We all admire young children for their ability to paint and draw despite the often inexpert forms and lines. What attracts us to their artwork? Without doubt it is their unfailingly honest expression. Children express themselves with complete lack of intimidation.
As we grow and learn, somewhere along the way (maybe with “better” understanding of social etiquette) our fears grow too: fear of not being understood, fear of failure, fear of not belonging, fear of rejection, etc. We lose the courage to fully express our emotions.
Go to a high school and ask how many of the students paint and draw. How did so many of these previously gifted artists lose their talent? They really have not—but they have become intimidated; uncertain that the way they are doing it is “right.” Those who persevere to learn a new set of skills can overcome the anxieties and fear of expression with well-learned behavior that fits artistic standards.
The courage to express our emotions in art as well as in life affords us vast realms of communication that are otherwise missing. Yet, to express emotions is a responsibility because we affect the people around us as we touch lives. So, how do we express emotions? What tools do we need? How far do we go?
I often ask myself what it is that I want to achieve, what is my objective in painting? I know that I cannot compete with nature. I know how insignificant I am, incapable of creating the unsurpassable beauty inherent in nature. Yet, I love the world around me, the people and the creatures, and I want to depict them. I could never create a non-objective work of art as I am “stuck” on all this beauty around me. But wouldn’t it be an act of hubris to attempt to show the viewer what she already knows?
I need clarity and goals. I do not want to be a watercolorist; I want to be an artist! To achieve that I must not simply paint things in watercolor but build paintings capable of communicating with audiences. Painting is much like composing a piece of music, with the artist being both composer and conductor. Each stroke of the brush is a note and I must know not only the emotion that I want to project in my painting but also the resonance it will evoke in the eye and heart of the viewer. That is why I must be emotionally as well as intellectually involved with my subject. I have to learn my subject, collect the facts in my head and my heart, see it, hear it, smell it and feel it! For that reason I paint plein-air, from my own sketches and photographs or from my imagination, but never from references alien to my personal experience. If I have never known the subject, I cannot connect emotionally with it and therefore cannot express its vital content in my painting. Mere technical knowledge will not suffice to produce a painting that satisfies me. The audience would also sense that emotional deficiency.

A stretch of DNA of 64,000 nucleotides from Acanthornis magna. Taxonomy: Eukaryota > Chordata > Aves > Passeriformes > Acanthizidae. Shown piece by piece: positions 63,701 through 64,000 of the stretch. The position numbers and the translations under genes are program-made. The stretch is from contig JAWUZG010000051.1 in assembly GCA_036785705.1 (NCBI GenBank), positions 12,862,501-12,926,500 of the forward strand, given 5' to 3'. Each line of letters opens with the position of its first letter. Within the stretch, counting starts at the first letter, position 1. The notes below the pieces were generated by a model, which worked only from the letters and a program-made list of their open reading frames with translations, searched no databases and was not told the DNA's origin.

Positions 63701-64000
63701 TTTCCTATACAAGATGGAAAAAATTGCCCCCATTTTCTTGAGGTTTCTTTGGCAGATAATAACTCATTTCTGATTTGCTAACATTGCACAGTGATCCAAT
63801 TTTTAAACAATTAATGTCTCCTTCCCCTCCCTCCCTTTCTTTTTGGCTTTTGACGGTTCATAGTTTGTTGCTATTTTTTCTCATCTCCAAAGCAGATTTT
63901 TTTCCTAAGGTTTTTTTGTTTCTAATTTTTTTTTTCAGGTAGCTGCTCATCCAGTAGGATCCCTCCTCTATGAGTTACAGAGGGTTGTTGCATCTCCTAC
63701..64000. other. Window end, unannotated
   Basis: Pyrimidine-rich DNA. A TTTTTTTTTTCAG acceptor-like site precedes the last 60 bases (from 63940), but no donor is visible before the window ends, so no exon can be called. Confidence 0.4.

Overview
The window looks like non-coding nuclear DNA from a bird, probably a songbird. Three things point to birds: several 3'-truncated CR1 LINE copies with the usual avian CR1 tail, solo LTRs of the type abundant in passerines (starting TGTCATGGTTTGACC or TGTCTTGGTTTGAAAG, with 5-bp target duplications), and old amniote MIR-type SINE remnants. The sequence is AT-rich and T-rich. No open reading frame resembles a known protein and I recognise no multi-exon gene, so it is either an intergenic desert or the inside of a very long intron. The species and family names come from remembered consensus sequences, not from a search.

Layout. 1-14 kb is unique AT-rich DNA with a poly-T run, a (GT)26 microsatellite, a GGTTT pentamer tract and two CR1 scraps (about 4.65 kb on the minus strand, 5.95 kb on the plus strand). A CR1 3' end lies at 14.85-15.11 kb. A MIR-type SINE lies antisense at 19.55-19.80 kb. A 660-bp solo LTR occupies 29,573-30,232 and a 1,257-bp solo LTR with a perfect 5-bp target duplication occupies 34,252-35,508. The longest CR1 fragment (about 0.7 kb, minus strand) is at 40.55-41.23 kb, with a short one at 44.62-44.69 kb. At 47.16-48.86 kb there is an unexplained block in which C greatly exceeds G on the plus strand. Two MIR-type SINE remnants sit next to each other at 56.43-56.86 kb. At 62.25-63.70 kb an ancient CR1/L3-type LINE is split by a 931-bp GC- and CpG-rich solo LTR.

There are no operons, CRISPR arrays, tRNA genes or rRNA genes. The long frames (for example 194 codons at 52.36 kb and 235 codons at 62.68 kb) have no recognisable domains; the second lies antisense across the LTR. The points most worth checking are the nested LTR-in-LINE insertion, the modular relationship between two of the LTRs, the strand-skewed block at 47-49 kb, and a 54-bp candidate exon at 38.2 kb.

My brushes, paints and paper are my physical tools. They are like the blacksmith’s hammer. He knows how, when and where to strike the iron. I must know my tools as well as he knows his. That’s why I play! Playing is my beginning. It is also my best teacher. How my new brush works, how that yummy new Daniel Smith color I just added to my palette behaves on the paper, how it mixes with the other colors to achieve the result I am looking for, how much water is the perfect ratio with the pigment on my brush—all of this I learn by playing, not by “painting a picture.”
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